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Moldavian Mushroom Stew (Tokana)

I stumbled upon the recipe for Moldavian mushroom stew while leafing through Anya von Bremzen and John Welchman’s “Please to the Table: The Russian Cookbook.” I immediately thought I could put mushrooms I bought during my recent grocery outing to a good use. The dish was easy to put together and was great with mashed potatoes I made to go with it. Traditionally,  tokana is eaten with mamaliga, a cornmeal dish, resembling mashed potatoes in texture, but I opted for mashed potato this time as I didn’t have any cornmeal at home.

This stew is very flavorful. I think you will love it. Enjoy!

Moldavian Mushroom Stew (Tokana)
From “Please to the Table: the Russian Cookbook”, by Anya von Bremzen and John Welchman

Note from me:
My only adaptation of the original recipe was the use of olive oil instead of sunflower oil and it worked pretty well.

1   1/2 pounds fresh mushrooms (such as boletes, portobello, cremini, white, or a combination)
5 tablespoons sunflower oil (I used olive oil)
1   1/2 tablespoons fresh lemon juice
1 large onion, coarsely chopped
1 medium-size red bell pepper, cored, seeded, and diced
3 large fresh, ripe tomatoes, peeled, seeded, and coarsely chopped
2 large cloves garlic, sliced
1 teaspoon sweet Hungarian paprika
1/4 teaspoon dried thyme
1/2 teaspoon fennel seeds
2 teaspoons all-purpose flour
3/4 cup dry white wine
salt and ground black pepper, to taste
3 tablespoons finely chopped fresh parsley

Trim the mushrooms, separating the stems from caps, and wipe thoroughly with a damp paper towel to remove any  traces of dirt. Cut the mushrooms into 1/2-inch pieces. If the mushrooms are young and firm, you can use the stems, too.

Heat 4 tablespoons of the oil in a large skillet over high heat. Add the mushrooms and saute, stirring constantly, until the mushrooms are browned, about 7 minutes. Sprinkle with the lemon juice and set aside.

Heat the remaining oil in a Dutch oven over medium-high heat. Add the onion and bell pepper and cook, stirring, until the onions are lightly colored, 7 to 8 minutes. Stir in the tomatoes, garlic, paprika, thyme, and fennel seeds and cook, stirring constantly, for 3 to 4 minutes.

Turn the heat down to medium and sprinkle in the flour. Add the wine and stir to blend. Season to taste with salt and pepper, then reduce the heat to low and simmer, covered, for 12 to 15 minutes.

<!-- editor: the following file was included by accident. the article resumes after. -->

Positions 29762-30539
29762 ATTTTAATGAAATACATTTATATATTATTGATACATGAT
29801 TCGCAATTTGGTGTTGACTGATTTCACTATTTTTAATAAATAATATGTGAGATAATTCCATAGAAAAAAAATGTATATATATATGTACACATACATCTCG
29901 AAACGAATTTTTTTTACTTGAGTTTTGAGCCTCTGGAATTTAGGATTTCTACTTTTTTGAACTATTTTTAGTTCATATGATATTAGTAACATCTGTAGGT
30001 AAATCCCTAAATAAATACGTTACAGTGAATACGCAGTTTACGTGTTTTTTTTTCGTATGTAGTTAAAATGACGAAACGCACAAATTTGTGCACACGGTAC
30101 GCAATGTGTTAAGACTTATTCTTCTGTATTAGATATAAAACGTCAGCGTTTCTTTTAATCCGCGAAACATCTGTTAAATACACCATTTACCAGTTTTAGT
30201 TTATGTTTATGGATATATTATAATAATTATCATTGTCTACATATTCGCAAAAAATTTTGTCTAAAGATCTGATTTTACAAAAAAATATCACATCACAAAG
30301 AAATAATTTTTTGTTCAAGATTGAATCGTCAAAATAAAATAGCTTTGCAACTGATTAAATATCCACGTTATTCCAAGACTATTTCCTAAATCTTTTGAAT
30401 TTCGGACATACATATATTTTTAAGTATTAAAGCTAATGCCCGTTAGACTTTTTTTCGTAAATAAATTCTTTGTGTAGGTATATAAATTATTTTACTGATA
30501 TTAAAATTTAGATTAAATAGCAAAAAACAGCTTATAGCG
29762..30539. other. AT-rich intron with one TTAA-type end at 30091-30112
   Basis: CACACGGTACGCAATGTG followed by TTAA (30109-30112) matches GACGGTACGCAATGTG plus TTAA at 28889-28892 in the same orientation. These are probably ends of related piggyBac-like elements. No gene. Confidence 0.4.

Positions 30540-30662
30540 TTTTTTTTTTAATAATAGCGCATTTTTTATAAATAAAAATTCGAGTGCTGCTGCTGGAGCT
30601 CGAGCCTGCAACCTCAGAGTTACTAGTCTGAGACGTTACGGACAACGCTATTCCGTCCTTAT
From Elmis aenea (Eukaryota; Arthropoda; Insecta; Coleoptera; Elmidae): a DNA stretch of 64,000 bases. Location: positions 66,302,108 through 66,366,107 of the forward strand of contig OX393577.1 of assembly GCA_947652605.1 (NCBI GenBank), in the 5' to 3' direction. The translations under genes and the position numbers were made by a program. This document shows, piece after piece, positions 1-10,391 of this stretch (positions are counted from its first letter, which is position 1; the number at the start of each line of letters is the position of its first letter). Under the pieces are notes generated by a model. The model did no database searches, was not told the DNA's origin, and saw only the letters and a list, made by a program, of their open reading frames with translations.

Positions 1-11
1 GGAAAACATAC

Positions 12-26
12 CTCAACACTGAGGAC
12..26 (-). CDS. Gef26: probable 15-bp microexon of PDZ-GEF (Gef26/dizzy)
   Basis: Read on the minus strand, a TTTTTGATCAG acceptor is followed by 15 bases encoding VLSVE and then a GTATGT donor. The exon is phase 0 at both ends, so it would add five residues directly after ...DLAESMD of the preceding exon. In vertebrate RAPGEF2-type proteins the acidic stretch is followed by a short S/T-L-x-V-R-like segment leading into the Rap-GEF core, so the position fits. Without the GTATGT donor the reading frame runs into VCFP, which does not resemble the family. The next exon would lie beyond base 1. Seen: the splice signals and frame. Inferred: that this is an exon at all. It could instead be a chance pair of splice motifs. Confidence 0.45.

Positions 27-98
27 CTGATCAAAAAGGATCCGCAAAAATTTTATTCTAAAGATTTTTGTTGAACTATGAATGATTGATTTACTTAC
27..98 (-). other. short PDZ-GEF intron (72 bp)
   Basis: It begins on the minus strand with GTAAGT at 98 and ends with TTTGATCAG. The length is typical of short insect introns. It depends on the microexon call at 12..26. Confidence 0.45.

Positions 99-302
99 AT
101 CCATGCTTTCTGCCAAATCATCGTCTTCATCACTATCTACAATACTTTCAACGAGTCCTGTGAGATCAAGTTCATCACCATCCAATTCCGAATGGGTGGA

Add the mushrooms, stir, and simmer for about 10 minutes longer. Correct the seasoning, sprinkle with parsley, and serve.

Your Comment

22 Comments
  1. My mother in law makes this dish as well along with the Mamaliga – her family is descendant from Kafkas. Delicious and suberly easy! Health to your hands.

  2. A wonderful way of preparing mushrooms! Yummy!

    cheers,

    Rosa

  3. nice dish :)

  4. Very delicious!!!

    Kisses

  5. That’s a gorgeous-looking dish! I love mushrooms, especially if I’ve picked them myself.
    Did you forage for mushrooms back in Azerbaijan?

  6. This sounds delicious Farida.

  7. Deliciosa como todas tus recetas!! y todas tus fotos son preciosas, me gusta mucho tu blog…un beso

  8. This sounds great! And with mashed potatoes — mmm. I like the mushroom photo — it’s like they’re dancing!!

  9. I agree the mushroom photo is great! and the dish too.

  10. Mmm… I love mushrooms! This looks mouth-watering & delicious!! I think I will make this for dinner tonight! Perhaps with creamy garlic mashed potatoes & baked tilapia? Thank you for the inspiration! xoxo

  11. this looks soo good!

  12. Beautiful mushrooms there

  13. Oh wow, this sounds so different and perfectly fantastic! I can just imagine it all over mashed potatoes. A great winter dish…I can’t wait to try making it!

  14. What a fabulous dish! Mushrooms are so good!

  15. that looks so cool..delicious

  16. Thank you for all your comments, friends.

    PILLE: What do you mean by foraging for mushrooms. Please clarify:)

  17. each time I visit your site, I feel like visiting Azerbaijan. Pomegranate’s image is what making feel me that way, of course our dishes too. \thank \you \farid once agin for making a pomegranate a symbole of your site. You probably love these fruits as \i do but which one more? from Goy-Chay, Sabirabad, Baku,… Each has own soecific taste! Here in Canada they don’t taste the same. I have no idea where they import them.

    Cheers,
    Sevinj.

  18. This dish looks very colorful and delicious; when I think of mushrooms I imagine creamy and heavy but that is not the case here; love the paprika in it, reminds me of a dish someone from Hungary made for us and i really liked it.

  19. I am sure the mushroom dish is a delight. I was intrigued by the mamaliga. In the Caribbean we make a dish called coucou and in many ways is a variant of mamaliga. It is always so rewarding to see how the use of one main ingredient – in this case cornmeal – can be taken to varying degrees of textures and represent something different for varying cuisines. I also learn something new from your blog Farida. You are the best.

  20. Feride, it has great flavors, sounds so appealing. Never used wine when cooking mushroom. I’m not sure if I can find this type of mushrooms but I will trythe recipe with the ones I can find at the market. And I think olive oil is always better. Thanks for the recipe.

  21. This looks great! I adore mushrooms and know that I would love this dish!

  22. I love this! One thing that would be very helpful is if you could include how many servings your recipes give. Thanks!!!